As illustrated by the previous cases, learning how to learn through metacognitive awareness-raising was always connected with the enhancement of language competences. Another example is the narrative on oral reading (Teixeira, Neves, Serdoura, & Monteiro, 2014), which shows how learning about and assessing oral reading was successfully linked to developing oral reading skills. The teachers devised a plan that started with the oral reading of a short play with no previous preparation, intentionally reproducing a mainstream classroom procedure that often results in poor, meaningless readings. Students were then led to brainstorm the difficulties they felt and why, which was the basis for agreeing on what oral reading entails (performance criteria) and how it can be improved (learning strategies). They were subsequently asked to prepare for the oral reading of the same play in groups, and they could tape-record their readings for analysing and solving problems. After enacting the play before the class, they self-assessed their performance in a questionnaire where they compared the first and final oral readings, that is, reading without and with preparation. Table 3 (Teixeira et al., 2014, p. 142) presents data from students’ self-assessment and their perceptions of progress regarding the performance criteria discussed before: intonation and expressive reading, rhythm and punctuation, pronunciation, fluency, and comprehension. For each of these aspects, the questionnaire indicated the problems that were initially brainstormed with the teacher’s support, which shows how self-assessment instruments can be built from students’ ideas, potentially enhancing their understanding of and involvement in metacognitive development processes.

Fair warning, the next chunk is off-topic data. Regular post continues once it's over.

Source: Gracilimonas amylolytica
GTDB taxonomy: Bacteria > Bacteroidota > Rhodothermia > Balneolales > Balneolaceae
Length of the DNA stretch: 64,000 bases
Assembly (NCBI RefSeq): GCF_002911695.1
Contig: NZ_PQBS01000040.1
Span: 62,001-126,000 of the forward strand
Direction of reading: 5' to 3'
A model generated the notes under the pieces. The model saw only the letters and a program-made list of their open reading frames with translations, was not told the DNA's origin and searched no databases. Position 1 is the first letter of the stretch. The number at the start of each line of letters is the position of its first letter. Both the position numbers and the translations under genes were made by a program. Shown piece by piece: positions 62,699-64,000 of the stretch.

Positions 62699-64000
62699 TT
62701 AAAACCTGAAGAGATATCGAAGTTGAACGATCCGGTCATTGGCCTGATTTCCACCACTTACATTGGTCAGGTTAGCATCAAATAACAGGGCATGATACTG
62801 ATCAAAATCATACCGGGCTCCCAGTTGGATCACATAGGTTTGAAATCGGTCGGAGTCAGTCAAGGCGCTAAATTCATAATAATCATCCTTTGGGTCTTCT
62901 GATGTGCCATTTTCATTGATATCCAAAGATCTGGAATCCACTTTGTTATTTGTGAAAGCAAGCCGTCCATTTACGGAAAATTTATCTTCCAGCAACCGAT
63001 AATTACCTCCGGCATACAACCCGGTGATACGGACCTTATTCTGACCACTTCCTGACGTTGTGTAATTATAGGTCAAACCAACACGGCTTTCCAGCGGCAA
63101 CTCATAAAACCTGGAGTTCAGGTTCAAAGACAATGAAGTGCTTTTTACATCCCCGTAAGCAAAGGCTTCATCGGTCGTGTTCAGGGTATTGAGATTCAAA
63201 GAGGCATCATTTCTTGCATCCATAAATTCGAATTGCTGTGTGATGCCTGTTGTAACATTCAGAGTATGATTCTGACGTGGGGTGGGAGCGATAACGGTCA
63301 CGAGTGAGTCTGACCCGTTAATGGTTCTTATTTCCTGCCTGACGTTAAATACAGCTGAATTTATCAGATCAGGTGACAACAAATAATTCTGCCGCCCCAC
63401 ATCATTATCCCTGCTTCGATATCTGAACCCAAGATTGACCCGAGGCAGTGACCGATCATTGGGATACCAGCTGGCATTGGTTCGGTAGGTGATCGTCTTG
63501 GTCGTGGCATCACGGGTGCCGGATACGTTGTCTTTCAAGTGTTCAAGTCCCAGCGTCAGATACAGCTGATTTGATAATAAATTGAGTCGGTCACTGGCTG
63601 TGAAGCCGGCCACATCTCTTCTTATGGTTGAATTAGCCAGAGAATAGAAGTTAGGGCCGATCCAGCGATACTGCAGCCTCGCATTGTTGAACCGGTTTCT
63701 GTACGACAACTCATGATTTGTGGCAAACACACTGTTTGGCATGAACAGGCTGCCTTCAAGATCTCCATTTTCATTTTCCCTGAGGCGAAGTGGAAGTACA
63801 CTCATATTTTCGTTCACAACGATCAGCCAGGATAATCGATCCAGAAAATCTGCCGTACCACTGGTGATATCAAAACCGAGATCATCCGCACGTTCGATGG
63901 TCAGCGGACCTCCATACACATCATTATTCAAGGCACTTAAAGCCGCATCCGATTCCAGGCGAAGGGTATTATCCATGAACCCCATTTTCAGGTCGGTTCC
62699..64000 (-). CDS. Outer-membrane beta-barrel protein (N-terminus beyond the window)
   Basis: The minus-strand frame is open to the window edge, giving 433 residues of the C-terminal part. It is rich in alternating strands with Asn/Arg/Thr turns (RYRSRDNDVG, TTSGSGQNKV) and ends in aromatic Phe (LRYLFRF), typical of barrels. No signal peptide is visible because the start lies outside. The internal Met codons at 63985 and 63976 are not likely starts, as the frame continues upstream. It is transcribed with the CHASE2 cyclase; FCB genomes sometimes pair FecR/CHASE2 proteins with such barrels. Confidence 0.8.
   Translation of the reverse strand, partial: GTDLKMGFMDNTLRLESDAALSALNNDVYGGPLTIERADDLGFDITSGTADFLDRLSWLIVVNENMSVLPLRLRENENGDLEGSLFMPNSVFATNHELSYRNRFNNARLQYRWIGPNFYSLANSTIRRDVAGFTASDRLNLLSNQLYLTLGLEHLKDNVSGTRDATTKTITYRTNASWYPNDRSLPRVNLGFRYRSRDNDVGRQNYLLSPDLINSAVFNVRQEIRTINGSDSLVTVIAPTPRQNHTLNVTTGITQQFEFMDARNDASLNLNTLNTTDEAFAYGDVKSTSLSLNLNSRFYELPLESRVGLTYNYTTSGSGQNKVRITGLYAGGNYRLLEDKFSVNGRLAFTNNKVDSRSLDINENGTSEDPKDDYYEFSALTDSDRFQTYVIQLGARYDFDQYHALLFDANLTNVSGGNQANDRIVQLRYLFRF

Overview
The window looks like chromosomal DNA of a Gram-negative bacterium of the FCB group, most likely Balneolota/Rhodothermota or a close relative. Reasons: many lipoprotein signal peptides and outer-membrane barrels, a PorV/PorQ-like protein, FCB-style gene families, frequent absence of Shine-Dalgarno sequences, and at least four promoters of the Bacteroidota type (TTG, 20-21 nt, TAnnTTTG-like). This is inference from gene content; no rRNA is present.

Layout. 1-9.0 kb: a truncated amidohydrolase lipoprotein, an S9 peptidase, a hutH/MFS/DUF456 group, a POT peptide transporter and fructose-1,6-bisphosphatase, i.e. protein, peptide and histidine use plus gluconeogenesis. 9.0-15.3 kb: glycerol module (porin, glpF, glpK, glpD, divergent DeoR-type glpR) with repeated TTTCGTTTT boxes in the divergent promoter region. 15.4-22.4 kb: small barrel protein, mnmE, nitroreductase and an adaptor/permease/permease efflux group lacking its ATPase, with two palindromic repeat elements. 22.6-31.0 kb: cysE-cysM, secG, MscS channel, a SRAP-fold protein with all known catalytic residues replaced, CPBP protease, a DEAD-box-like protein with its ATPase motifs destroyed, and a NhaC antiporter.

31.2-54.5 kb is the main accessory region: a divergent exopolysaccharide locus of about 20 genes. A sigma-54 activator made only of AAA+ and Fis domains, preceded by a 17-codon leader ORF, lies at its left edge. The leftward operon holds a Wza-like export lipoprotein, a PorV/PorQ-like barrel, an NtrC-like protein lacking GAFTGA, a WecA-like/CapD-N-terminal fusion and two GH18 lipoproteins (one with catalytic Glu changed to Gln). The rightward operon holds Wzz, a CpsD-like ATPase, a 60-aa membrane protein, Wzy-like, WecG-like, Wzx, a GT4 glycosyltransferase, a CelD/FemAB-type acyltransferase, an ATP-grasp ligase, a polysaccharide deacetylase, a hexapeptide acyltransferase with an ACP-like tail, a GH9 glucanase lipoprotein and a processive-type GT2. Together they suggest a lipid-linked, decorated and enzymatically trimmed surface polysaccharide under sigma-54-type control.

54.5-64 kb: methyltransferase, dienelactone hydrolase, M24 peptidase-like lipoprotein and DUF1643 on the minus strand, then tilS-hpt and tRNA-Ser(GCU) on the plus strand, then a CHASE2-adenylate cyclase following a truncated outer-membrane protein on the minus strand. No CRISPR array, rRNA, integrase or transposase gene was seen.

Table 3 Students’ Self-Assessment: Oral Reading (n = 11) 

PROBLEMS Initial reading Final reading
? X ? X
Intonation and expressive reading I was not expressive I read in a very low voice 3 2 8 7 0 2 0 1 1 0 10 10
Rhythm and punctuation I did not follow the punctuation 4 3 4 0 3 8
Pronunciation I did not say the words well I felt difficulties in pronouncing the words 5 5 6 6 0 0 1 0 2 5 8 6
Fluency I did not read continuously I hesitated with or at some words 3 5 4 4 4 2 0 0 4 8 7 3
Comprehension I did not understand the meaning of words I had no reading instructions 4 7 7 3 0 1 0 0 1 1 10 10

Note. √ = I felt this problem a lot, ? = I felt this problem a little, X = I did not feel this problem at all.